A Father’s Gift

by Jefferson David Tant

Fathers are often clueless about gift-giving for their children. That’s Mom’s job. But when we think of gifts, we usually think of material gifts—toys for toddlers, clothes, games, and sports equipment for teens. Or maybe the ultimate gift for a teen—a car!

Many who are reading these words are prosperous by the world’s standards. You may not rank with Bill Gates or Ted Turner, but you are blessed with material prosperity unheard of by most of the world, or even in our own nation a few generations ago. And what do we do with our prosperity? We buy things for our children as good parents do — smartphones, computers, designer clothes.

May I suggest that there are far greater gifts that a father can give his children — a far greater legacy than lands and houses and things?

A father can give his children a place of refuge

In the fear of the LORD there is strong confidence, And his children will have refuge” (Proverbs 14:26).

As our heavenly Father gives us refuge, so should our earthly fathers.

Photo by Jimmy Dean on Unsplash

Children look to their parents for safety and refuge when frightened or faced with uncertainty. But what greater refuge could a godly father give than safety from the assaults of Satan and the world?

That refuge comes from a father who has great respect for God, our heavenly Father. This respect is seen in daily living as well as in “Sunday-go-to-meetin’” clothes. A father who is indifferent, lukewarm, or not even a believer can give little in the way of solid refuge.

Direction in life

Train up a child in the way he should go, Even when he is old he will not depart from it” (Proverbs 22:6).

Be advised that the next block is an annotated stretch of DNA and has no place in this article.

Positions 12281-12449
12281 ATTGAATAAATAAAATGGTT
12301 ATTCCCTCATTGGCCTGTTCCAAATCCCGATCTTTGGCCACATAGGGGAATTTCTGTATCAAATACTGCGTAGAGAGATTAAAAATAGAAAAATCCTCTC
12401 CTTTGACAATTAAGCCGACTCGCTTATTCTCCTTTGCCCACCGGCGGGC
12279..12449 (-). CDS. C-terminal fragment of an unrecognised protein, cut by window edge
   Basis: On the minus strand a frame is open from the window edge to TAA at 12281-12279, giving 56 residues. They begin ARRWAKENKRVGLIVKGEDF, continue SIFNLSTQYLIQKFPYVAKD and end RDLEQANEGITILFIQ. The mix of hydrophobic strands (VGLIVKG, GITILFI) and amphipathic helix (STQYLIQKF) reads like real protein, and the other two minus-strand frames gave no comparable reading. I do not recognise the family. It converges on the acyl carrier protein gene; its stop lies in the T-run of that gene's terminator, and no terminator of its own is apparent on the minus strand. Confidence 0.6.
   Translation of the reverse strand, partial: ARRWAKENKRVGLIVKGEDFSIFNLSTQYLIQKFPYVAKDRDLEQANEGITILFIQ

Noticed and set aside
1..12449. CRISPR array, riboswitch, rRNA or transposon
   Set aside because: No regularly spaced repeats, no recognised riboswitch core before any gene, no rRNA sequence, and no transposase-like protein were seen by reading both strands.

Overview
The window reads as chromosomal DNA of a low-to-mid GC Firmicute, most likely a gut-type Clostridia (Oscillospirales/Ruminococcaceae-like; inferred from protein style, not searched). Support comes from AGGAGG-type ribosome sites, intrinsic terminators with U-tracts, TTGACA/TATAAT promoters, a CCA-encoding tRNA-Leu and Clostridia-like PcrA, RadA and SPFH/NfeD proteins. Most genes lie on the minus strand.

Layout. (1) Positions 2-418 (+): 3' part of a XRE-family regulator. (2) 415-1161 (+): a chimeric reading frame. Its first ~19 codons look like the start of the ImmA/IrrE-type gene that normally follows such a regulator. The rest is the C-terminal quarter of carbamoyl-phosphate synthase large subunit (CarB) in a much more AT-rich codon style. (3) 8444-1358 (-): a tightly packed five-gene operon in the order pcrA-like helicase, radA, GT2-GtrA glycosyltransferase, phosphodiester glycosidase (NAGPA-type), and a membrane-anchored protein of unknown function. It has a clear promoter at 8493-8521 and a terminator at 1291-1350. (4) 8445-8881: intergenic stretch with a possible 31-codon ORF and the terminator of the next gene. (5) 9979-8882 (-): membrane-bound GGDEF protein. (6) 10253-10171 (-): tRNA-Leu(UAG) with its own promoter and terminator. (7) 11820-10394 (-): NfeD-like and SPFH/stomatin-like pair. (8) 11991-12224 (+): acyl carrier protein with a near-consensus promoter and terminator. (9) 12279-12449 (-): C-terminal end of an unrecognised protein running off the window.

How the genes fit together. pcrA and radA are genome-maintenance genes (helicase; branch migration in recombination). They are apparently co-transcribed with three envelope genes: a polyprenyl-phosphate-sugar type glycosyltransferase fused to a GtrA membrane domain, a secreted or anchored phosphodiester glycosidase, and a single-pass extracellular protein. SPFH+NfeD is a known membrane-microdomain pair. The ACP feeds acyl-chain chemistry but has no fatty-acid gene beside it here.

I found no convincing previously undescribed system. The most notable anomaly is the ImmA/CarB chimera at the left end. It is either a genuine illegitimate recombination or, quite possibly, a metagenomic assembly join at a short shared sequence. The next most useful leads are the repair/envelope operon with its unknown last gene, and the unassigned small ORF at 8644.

This training involves many aspects, including the way of righteousness. Too many times fathers are more concerned about careers and earning power than spiritual matters. Many years ago a young man came from Florida to enter Georgia Tech in Atlanta on a golfing scholarship. Although his parents were members of the church, Bill had never been baptized. After being with us for a time, Bill was baptized into Christ. It was then that his father wrote me expressing concern that his son’s being a Christian would detract him from more important things. Hmmm. Does getting a “hole-in-one” on the golf course open the gateway to heaven?

Fathers, what is your focus for your children? To be great athletes; to be successful in business; to have treasures on earth? Or would it be to lay up treasures in heaven? “Do not store up for yourselves treasures on earth, where moth and rust destroy, and where thieves break in and steal. But store up for yourselves treasures in heaven, where neither moth nor rust destroys, and where thieves do not break in or steal; for where your treasure is, there your heart will be also” (Matthew 6:19-21).

Unconditional love

But God demonstrates His own love toward us, in that while we were yet sinners, Christ died for us” (Romans 5:8).